Our correspondent in Homs pointed that the army has intervened and currently is engaged in severe battles against the insurgents in the mentioned village, claiming martyrs of the army and tens of deaths in the militia’s ranks.

Our correspondent noted that the gunmen have break through the town and carried out the massacre after their major defeats in al-Qusair, which is about to fall in the army’s grip.

It is obvious that the news of Syrian rebels massacring Christians, especially the Free Syrian Army which Sen. John McCain was already campaigning to supply with weapons, looks well for the Assad regime and poorly for President Obama who has just decided to provide greater arms to that group.  Even the most cursory review of the headlines on breakingnews.sy reveals its pro-Assad stance, and of course the semi-official Fars News Agency follows Iran’s public support for the Assad regime, so it is no surprise that these news outlets would run this story.

The more important question is how much of this is true.  For many Americans, merely saying the story was found on Syrian and Iranian news outlets is enough to condemn it to implausibility, which just shows the differences of intended audiences (although my inability to find translations of this story in Farsi, Arabic, or Turkish on the Fars News Agency website may indicate that it is primarily intended for an Anglophone audience).  The reason Western news outlets have failed to report on this story is no doubt that they do not trust the source, and they do not regard it as sufficiently plausible for their audience.  But we dare not break down the world into mutually exclusive news feeds for mutually exclusive audiences; we need news from sources that do not agree with our preconceptions, in order to reveal to us our own blind spots.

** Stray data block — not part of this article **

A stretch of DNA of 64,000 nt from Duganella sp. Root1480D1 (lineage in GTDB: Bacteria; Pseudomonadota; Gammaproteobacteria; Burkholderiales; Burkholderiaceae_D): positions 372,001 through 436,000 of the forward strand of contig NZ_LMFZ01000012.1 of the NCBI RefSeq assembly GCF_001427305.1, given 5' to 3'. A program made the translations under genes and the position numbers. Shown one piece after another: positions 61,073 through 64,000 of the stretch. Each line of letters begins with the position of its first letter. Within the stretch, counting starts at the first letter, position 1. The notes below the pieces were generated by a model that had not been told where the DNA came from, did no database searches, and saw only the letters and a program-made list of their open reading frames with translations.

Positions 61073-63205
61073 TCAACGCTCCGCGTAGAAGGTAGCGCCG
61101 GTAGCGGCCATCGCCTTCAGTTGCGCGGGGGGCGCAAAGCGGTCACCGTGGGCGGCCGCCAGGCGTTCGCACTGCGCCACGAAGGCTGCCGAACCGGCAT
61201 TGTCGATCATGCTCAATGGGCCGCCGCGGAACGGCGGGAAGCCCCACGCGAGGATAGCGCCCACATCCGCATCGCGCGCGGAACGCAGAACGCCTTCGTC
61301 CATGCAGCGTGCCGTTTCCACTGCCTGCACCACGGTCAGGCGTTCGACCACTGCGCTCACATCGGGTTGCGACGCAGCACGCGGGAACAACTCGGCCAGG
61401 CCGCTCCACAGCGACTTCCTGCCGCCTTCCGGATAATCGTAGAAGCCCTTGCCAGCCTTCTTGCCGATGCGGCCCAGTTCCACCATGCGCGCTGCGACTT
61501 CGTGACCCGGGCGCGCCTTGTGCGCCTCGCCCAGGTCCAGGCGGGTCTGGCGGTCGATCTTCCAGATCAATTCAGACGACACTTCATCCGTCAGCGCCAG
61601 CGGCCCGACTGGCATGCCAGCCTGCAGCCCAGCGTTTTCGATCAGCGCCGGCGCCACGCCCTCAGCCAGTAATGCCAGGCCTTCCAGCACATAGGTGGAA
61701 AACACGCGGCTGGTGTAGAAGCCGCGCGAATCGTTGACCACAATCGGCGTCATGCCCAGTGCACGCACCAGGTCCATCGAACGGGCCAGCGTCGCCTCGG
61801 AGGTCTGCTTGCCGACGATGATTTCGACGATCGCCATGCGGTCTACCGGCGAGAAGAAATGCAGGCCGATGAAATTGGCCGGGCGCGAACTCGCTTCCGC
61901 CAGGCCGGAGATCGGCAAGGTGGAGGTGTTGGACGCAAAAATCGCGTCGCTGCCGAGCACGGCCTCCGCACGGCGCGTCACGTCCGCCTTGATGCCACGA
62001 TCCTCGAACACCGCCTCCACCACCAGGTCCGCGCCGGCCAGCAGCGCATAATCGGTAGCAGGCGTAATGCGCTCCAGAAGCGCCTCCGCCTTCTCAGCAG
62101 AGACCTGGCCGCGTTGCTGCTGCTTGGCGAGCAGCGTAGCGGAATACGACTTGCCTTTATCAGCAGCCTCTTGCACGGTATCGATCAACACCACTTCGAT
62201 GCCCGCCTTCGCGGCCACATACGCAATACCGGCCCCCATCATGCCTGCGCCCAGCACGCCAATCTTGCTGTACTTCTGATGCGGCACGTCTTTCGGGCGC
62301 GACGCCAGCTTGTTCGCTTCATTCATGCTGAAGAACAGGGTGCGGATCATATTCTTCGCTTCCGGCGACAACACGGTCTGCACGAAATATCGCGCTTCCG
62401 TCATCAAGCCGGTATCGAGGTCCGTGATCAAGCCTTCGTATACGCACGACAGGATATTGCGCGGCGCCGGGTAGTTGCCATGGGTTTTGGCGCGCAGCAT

Our ability to evaluate parts of this story is aided by the identification of progressively increasing sources.  The original report that portions of the Free Syrian Army massacred Christian civilians in al-Duwayr is the most important detail.  Fars News Agency states that the Free Syrian Army massacred all the inhabitants of al-Duwayr, but they probably have no source apart from the breakingnews.sy, so the “all” component can be confidently rejected.  Indeed, from the logic of the case, the breakingnews.sy article indicates that the Syrian Army engaged the Free Syrian Army in the village of al-Duwayr, which most likely indicates that the massacre cannot have killed the whole village, unless the Syrian Army interrupted the murderers in the post-execution process of looting.

It is unclear what sources Syria Report has to peg the number of militants who perpetrated the massacre at 350, or their method of rounding up the villagers in the central square.  Syria Report also comes up with a way to include both Fars News Agency’s report that “all” the villagers were killed and also breakingnews.sy’s report of Syrian Army engagement with the rebels in the village: the Syrian Army reached the village “after the massacre.”  The rest of the Syria Report article is their gloss on the situation, linking Jabhat al-Nusra with the Free Syrian Army and highlighting rising sectarianism and violence against civilians.